With a barrage of new dorm rooms, classes and professors, starting a new year of college always takes some adjusting. But another change to life at AU has revealed itself: a new restaurant serving up Asian favorites is open on campus.

Promising to bring fresh, invigorating flavors to the Mary Graydon Center, Paper Lantern has opened its shutters to a curious student body.

What's on the menu? When is it open? And will fans of the former Pom & Honey joint be satisfied?

Here is everything you need to know about Paper Lantern.

Spice is nice

Elliott Parrish

Paper Lantern is anything but bland.

I visited the novel campus eatery just a week after it opened, and found a menu illuminated with carryout specialties--and elevated by spice.

Vegetarians and carnivores alike will have plenty to enjoy here; the menu ranges from teriyaki chicken and Lo Mein to fried dumplings and Kung Pao cauliflower. Across the board, zesty seasoning is liberally and expertly applied.

I tried the orange tofu first, which comes with steamed broccoli and a heaping mound of white rice. Anyone who thinks of tofu as flavorless has never tasted this. Crispy, firm fried tofu cubes are tossed in a wok of scalding, crimson hot peppers. The broccoli is kissed by a note of candied orange peel just sweet enough to break through the inferno of heat. My eyes watered, my face flushed, and I enjoyed every moment of it.

If variety is the spice of life, Paper Lantern is the liveliest--and surely the spiciest--dining option on campus.

Magnificent Lo Main

Elliott Parrish

For those who find extreme spice less than preferable, Paper Lantern still pleases. Namely, the teriyaki beef served over lo main is especially ideal.

Diced celery, onions and yellow bell peppers are roasted and tossed with steak flank. Crisp shredded carrots lend lightness and levity in between protein and carbs. A surprisingly mild, thick teriyaki sauce complements the egg noodles brilliantly.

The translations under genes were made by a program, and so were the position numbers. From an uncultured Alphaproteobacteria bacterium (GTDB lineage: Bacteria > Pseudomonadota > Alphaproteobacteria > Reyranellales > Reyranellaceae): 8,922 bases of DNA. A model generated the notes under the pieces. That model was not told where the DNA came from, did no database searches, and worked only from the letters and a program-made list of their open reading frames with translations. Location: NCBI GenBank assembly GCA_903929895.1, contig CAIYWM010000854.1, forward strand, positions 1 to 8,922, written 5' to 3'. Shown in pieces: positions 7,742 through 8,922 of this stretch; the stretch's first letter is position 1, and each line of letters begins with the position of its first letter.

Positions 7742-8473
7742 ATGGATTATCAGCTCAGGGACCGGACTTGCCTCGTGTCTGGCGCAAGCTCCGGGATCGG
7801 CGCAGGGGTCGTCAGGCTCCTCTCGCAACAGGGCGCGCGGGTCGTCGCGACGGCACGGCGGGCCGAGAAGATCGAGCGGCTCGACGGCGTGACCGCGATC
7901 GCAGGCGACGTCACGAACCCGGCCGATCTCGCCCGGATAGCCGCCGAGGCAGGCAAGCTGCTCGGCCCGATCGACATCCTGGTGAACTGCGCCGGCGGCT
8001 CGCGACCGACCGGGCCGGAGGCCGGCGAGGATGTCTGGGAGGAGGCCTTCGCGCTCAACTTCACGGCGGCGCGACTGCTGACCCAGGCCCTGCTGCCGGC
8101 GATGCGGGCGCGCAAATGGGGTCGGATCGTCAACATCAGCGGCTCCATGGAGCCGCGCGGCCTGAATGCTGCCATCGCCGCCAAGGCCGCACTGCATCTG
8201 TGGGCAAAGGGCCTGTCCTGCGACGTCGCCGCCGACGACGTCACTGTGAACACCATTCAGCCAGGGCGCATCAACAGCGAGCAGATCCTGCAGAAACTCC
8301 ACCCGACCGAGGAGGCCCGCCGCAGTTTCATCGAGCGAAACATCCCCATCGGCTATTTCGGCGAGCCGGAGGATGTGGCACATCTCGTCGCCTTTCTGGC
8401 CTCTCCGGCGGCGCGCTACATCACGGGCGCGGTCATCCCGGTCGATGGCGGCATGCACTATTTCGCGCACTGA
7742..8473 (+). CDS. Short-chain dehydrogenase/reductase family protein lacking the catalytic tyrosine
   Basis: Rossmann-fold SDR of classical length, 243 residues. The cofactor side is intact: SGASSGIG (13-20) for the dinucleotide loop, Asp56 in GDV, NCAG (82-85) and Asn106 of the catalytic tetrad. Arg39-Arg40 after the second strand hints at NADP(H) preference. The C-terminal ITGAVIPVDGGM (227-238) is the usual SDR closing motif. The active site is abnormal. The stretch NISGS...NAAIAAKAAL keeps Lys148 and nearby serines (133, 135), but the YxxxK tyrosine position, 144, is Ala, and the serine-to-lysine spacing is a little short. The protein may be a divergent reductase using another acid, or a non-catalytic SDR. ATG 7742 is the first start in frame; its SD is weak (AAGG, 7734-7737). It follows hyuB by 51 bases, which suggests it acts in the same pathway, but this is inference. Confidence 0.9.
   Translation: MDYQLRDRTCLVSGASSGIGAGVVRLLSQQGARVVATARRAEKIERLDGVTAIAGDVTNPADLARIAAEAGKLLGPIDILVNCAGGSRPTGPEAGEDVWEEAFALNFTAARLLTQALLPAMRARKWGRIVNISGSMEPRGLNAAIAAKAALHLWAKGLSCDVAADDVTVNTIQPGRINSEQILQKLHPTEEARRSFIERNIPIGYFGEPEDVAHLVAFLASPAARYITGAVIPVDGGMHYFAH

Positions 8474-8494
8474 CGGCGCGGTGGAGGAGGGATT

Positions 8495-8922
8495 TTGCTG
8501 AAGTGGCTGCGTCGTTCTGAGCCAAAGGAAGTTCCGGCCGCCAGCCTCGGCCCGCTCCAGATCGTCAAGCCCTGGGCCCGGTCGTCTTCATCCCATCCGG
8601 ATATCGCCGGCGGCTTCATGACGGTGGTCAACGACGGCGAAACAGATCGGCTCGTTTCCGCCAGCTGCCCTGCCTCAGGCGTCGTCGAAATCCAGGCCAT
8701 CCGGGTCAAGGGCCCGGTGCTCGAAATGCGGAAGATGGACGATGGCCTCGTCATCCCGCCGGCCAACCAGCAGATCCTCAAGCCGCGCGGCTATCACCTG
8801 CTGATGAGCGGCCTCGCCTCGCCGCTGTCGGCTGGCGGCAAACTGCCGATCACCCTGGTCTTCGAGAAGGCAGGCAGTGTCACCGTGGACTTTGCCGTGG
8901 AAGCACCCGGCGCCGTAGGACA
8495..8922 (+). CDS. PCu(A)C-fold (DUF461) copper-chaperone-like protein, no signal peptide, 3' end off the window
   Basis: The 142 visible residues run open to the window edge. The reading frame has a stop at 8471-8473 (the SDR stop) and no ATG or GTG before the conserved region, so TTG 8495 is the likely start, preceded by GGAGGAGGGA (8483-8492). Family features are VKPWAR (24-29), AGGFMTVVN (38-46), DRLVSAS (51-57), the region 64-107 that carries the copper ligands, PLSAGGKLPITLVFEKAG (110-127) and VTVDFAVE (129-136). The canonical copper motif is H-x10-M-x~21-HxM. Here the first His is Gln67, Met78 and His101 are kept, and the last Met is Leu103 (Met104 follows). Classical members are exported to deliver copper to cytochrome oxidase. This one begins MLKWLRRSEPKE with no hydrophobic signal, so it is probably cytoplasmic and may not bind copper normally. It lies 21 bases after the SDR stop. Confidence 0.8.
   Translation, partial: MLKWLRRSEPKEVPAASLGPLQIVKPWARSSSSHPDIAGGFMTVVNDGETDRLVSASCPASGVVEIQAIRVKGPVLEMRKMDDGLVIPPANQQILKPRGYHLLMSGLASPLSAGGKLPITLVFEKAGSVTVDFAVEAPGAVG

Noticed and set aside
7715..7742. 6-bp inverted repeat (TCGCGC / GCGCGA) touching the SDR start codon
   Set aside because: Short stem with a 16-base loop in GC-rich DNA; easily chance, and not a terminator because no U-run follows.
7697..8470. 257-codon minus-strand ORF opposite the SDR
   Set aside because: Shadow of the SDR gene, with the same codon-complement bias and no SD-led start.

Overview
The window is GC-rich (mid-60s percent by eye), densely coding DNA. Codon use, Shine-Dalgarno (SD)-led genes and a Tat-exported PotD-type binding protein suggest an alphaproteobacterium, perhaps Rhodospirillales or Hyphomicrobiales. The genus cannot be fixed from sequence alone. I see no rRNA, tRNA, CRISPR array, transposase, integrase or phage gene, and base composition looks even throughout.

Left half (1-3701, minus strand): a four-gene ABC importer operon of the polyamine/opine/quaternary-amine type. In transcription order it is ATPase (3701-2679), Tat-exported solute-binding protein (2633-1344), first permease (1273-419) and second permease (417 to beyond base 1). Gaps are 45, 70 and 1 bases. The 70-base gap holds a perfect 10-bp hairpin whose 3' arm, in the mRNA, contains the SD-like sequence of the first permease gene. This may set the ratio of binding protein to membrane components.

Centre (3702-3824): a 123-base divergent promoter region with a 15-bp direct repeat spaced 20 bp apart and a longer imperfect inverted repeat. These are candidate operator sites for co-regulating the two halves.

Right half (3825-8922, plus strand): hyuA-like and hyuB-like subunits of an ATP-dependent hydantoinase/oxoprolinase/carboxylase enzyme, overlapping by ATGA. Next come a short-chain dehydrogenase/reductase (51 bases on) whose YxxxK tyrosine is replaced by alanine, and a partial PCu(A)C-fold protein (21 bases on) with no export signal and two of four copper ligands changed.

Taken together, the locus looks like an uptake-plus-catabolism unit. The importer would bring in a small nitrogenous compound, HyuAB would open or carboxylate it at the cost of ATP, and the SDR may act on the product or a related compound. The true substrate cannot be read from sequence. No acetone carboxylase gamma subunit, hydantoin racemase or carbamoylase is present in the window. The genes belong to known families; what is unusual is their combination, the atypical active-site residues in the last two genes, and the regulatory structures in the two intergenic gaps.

The vibrant hues and textures of this dish speak to Paper Lantern's pursuit of culinary conviviality. This restaurant will remain compelling long after the recently opened institution's novelty wears off.

Go big or go home

Elliott Parrish

Economically-minded students will appreciate that meal swipe portions at Paper Lantern are much more generous than they ever were at its Mediterranean predecessor. But not everything is changed; as was the case at Pom & Honey, ingredients often run out fast. Word to the wise: have a second entree choice in mind while waiting in line so as not cause a holdup at the checkout.

This is a problem frustratingly common to restaurants in the Mary Graydon Center; the establishments routinely sell out of some of their most popular dishes by midday. The first time I visited Paper Lantern, the cauliflower was gone. The second time, no Kung Pao tofu. The third: no Lo Mein. It's difficult to order when doing so is a guessing game of what might or might not be in stock. I try my best to avoid the uncontrolled chaos of Einstein Bagel for this same reason.

On the bright side, Paper Lantern is open from noon to seven every day. Hurried scholars take note: picking up lunch here is usually much faster than waiting in line at the Bridge, Einstein, or Wonk, er, True Burger. (Something tells me the old name will stick.)

The Lantern is just one part of a huge mid-summer makeover at AU Dining. As Wonk Burger reidentifies as True Burger, sushi rolls into Kirwin and a new pizza oven fires up where Create used to be, it's tough to keep up with all the changes. SpoonU will review the other newbies on campus as soon as they open.